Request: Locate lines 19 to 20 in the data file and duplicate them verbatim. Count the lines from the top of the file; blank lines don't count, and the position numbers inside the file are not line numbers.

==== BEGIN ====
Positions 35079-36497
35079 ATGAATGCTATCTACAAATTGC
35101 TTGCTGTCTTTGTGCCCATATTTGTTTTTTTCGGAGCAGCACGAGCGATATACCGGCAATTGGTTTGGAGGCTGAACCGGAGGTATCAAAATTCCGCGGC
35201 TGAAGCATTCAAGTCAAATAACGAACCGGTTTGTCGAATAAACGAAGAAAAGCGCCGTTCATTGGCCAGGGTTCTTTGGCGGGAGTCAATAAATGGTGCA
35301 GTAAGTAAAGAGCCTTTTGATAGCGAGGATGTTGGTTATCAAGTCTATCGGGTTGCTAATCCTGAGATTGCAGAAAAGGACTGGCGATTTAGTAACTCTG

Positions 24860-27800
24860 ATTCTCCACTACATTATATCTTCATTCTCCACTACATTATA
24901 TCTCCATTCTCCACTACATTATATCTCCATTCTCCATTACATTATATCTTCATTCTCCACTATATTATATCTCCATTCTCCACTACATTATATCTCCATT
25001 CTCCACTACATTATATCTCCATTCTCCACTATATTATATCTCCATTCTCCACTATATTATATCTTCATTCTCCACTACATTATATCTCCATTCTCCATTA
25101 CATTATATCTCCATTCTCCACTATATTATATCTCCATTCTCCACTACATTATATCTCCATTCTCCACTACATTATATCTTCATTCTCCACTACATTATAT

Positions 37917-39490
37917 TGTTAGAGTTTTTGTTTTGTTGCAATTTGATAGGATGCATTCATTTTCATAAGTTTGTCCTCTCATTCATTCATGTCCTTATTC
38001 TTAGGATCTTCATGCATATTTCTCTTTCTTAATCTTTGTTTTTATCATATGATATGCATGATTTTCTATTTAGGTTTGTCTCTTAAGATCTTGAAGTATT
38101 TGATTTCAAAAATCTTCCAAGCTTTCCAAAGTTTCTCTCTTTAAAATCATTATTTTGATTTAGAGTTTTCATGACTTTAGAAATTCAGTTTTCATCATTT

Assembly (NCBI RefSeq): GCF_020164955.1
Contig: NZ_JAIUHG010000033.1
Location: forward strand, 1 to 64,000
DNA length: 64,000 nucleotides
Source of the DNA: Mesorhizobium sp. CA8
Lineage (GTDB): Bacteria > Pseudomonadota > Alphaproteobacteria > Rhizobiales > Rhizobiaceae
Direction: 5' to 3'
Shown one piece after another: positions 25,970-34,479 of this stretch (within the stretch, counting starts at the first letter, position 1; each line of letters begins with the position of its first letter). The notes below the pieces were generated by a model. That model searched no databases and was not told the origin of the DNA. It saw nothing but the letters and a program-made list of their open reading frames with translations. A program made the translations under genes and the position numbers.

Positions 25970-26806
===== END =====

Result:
Source of the DNA: Mesorhizobium sp. CA8
Lineage (GTDB): Bacteria > Pseudomonadota > Alphaproteobacteria > Rhizobiales > Rhizobiaceae